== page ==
• Mr.Murder

    So the term would apply to the main formation and grouping used? Multiple looks that consist of core plays(power I or lead, play action, or a run & shoot with stretch runs and bubble screens as you mention).

    Most teams today use two main formations for their main intentions.

    Spread(to run or pass from) and I formation(even pistol for gun teams) to run and play pass.

    So the core is what you would do under ideal situations or matchups(power or lead runs) ?

  • Anonymous

    “You won’t win any championships simply throwing the bubble screen”

    If only Ron Zook had read that before he took over as coach at Florida….

  • Slowmeaux

    Every time i read one of your articles, I want to punch Gary Crowton. 

  • C.J. Schexnayder

    excellent observation. reading this i was struck with how it is also a superb litmus test for game coverage. a good announcer who has done their homework will be aware of this dynamic and look for it during the game – and then transmit that to the viewers (whatever their other faults, herbstreit, danielson and blackledge are superb at this). bad announcers simply try to follow a prepared storyline and fit the events on the field to it. 

  • Anonymous

    Danielson is the best, hands down. Gary and the CBS crew will always take you back in time and show you what the coordinators are thinking as a game progresses and GD will even tell you want to watch for coming up as teams adjust.

  • Anonymous

    As a Red Raider fan and alum, this makes me smile. As hopefully we are on our way to beating some of those base defenses with great recruiting and more sound schemes.

    Really all it takes to validate this article is watch TTU vs OU in ’08, ’06. ’04. The talented sound OU defenses gave the AirRaid nothing, and caused havoc on the play calling / QB play / coaching. We simply refered it to the googley eyes popping out of everyones heads sheer panic that nothign was working

  • Anonymous

    OU and Mike Stoops do not run the death out of base schemes. He mixes it up defensively with the best of them. Mike Leach carved a niche out for himself and for Texas Tech. With all of that gone now, what’s left? Living in Lubbock? Tuberville isn’t’ going to recruit well there in the long run. Mike Leach was stubborn as a coach, but the way he built that program in Lubbock to beat/compete with the best of the Big12 was awesome. Tech should have accepted their fate as a program….an 8-4 type of program that every few years has a chance to be great. As with many other solid programs in the nation, though, it wasn’t good enough….they want national titles, recruiting titles, etc….but it’s not going to happen at those places or Texas Tech….TuberVille will either end up being crap or will move on to a better job….cycle repeats…..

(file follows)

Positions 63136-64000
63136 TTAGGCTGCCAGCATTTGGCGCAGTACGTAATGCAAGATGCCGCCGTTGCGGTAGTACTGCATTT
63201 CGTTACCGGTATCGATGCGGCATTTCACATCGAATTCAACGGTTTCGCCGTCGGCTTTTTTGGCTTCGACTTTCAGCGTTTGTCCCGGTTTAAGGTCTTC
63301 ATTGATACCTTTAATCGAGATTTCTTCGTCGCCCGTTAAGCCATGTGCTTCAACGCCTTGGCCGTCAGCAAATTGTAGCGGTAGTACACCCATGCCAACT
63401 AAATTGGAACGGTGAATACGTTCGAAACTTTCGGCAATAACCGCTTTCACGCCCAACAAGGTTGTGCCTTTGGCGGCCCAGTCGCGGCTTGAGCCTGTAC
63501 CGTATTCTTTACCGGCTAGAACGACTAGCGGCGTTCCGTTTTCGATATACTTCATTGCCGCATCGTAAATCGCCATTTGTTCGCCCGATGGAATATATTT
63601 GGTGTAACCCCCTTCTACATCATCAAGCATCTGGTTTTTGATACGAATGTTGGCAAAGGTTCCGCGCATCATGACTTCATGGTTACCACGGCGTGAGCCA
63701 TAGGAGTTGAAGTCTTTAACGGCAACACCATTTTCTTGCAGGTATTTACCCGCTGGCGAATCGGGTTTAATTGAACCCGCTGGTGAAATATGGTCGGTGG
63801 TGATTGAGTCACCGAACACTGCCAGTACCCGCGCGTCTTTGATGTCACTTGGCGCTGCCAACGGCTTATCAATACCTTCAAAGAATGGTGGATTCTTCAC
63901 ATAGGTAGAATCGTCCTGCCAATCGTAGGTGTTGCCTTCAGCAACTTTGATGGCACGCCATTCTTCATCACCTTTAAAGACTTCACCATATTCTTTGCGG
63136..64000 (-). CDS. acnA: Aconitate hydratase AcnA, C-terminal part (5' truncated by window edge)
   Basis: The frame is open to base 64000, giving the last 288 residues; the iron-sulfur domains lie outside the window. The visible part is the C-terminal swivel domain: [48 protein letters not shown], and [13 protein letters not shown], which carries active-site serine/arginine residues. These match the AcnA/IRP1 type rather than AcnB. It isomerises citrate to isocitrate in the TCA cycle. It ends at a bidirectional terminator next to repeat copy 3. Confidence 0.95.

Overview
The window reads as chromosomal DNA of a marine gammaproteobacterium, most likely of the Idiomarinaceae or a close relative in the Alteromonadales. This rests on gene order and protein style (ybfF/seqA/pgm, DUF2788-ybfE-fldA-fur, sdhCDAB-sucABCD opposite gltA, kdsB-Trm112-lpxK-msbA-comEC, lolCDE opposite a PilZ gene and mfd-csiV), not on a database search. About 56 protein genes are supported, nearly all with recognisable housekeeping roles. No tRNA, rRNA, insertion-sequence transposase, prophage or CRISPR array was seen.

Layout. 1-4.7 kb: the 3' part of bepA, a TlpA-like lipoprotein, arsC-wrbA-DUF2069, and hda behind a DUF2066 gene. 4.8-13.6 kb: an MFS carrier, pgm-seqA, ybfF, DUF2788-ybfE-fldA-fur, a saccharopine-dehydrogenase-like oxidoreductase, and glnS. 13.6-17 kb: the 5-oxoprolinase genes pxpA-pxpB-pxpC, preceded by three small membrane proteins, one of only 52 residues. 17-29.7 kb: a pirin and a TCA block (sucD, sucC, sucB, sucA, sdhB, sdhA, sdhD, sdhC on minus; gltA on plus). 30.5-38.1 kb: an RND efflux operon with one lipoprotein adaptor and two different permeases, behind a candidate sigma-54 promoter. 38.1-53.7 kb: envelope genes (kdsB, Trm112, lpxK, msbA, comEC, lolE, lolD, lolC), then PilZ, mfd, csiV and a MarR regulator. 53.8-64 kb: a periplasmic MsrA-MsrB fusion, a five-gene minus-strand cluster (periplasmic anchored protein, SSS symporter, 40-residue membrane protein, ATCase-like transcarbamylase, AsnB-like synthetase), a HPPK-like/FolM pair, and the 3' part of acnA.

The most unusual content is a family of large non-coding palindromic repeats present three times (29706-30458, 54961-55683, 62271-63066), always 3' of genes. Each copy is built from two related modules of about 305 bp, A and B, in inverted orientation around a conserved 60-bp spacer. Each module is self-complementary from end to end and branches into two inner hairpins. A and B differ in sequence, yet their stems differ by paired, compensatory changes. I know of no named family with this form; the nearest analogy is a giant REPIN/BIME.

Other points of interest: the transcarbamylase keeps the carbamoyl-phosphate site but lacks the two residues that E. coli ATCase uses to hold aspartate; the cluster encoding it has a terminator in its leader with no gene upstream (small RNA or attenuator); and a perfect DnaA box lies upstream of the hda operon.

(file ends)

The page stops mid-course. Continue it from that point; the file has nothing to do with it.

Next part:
• Race Bannon

    I keep thinking about Crowton being hogtied in the press box during the Cotton Bowl while another assistant imitates Crowton – “run the ball again”!

  • Jason

    8-4 seasons and every few years a chance to be great should not be good enough, for any program! And while Tech should not be concerned with recruiting titles because recruiting is not everything, they should want national titles…

  • Anonymous

    Great points.   Consider, though, one alternative to constraint plays when the defense adjusts to your core plays is no-huddle audible system.    It doesn’t need to be complicated.  I use a system in conjunction with a spread formation that gives the QB the simple task of counting the run defenders.   If there are more than 5 in the box, he calls the pass play.  If 5 or fewer, he calls the run play.  Because of the spread formation (and wide line splits) there is only so much adjusting that the defense can do and not much room for disguising blitzes or stunts.   Going no huddle also puts a big strain on the ability of defensive coaches to adjust and sub players in or out.   The tempo can be adjusted depending on game situation and player stamina.

  • Will Rieffer

    Some have it and some don’t. Probably the best guy I can ever think of of just reading and opposing defense and co-ordinator was Dick Vermeil. With the Rams, Martz might have been the Grandmaster, but Dick was Kid Poker. One of the best ever on the feel of setting up a defense for offensive success.

  • davecisar

    Great as always. Force the D to play the way you want them to. Applies to all offenses